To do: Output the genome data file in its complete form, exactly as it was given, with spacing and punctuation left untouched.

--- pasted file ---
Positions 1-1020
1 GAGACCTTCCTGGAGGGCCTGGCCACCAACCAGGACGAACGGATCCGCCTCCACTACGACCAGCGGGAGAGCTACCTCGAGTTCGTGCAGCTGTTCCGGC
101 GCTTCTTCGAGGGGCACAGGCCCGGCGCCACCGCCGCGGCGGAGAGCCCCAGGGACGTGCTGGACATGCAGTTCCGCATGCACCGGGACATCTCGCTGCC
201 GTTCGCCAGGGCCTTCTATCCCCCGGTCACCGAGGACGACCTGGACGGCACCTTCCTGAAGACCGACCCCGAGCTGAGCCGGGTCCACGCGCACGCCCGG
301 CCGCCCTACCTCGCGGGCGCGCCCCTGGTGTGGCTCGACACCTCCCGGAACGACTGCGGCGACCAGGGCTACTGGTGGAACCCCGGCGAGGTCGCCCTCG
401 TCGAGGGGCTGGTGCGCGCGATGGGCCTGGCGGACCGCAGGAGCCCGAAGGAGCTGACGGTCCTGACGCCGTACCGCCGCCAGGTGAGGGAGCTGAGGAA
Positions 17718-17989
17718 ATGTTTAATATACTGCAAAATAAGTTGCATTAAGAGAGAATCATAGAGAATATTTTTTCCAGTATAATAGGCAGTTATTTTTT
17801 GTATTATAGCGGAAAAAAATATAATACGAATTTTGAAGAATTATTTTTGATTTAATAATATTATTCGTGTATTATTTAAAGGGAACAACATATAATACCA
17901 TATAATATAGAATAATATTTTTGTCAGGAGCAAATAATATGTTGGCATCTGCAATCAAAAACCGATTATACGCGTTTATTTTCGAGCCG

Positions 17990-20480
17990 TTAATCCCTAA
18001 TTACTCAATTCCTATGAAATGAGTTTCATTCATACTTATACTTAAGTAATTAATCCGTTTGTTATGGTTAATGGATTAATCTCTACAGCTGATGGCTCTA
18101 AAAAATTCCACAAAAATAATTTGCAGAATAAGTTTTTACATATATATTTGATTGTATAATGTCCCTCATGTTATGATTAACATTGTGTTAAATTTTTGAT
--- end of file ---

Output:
Positions 1-1020
1 GAGACCTTCCTGGAGGGCCTGGCCACCAACCAGGACGAACGGATCCGCCTCCACTACGACCAGCGGGAGAGCTACCTCGAGTTCGTGCAGCTGTTCCGGC
101 GCTTCTTCGAGGGGCACAGGCCCGGCGCCACCGCCGCGGCGGAGAGCCCCAGGGACGTGCTGGACATGCAGTTCCGCATGCACCGGGACATCTCGCTGCC
201 GTTCGCCAGGGCCTTCTATCCCCCGGTCACCGAGGACGACCTGGACGGCACCTTCCTGAAGACCGACCCCGAGCTGAGCCGGGTCCACGCGCACGCCCGG
301 CCGCCCTACCTCGCGGGCGCGCCCCTGGTGTGGCTCGACACCTCCCGGAACGACTGCGGCGACCAGGGCTACTGGTGGAACCCCGGCGAGGTCGCCCTCG
401 TCGAGGGGCTGGTGCGCGCGATGGGCCTGGCGGACCGCAGGAGCCCGAAGGAGCTGACGGTCCTGACGCCGTACCGCCGCCAGGTGAGGGAGCTGAGGAA
Positions 17718-17989
17718 ATGTTTAATATACTGCAAAATAAGTTGCATTAAGAGAGAATCATAGAGAATATTTTTTCCAGTATAATAGGCAGTTATTTTTT
17801 GTATTATAGCGGAAAAAAATATAATACGAATTTTGAAGAATTATTTTTGATTTAATAATATTATTCGTGTATTATTTAAAGGGAACAACATATAATACCA
17901 TATAATATAGAATAATATTTTTGTCAGGAGCAAATAATATGTTGGCATCTGCAATCAAAAACCGATTATACGCGTTTATTTTCGAGCCG

Positions 17990-20480
17990 TTAATCCCTAA
18001 TTACTCAATTCCTATGAAATGAGTTTCATTCATACTTATACTTAAGTAATTAATCCGTTTGTTATGGTTAATGGATTAATCTCTACAGCTGATGGCTCTA
18101 AAAAATTCCACAAAAATAATTTGCAGAATAAGTTTTTACATATATATTTGATTGTATAATGTCCCTCATGTTATGATTAACATTGTGTTAAATTTTTGAT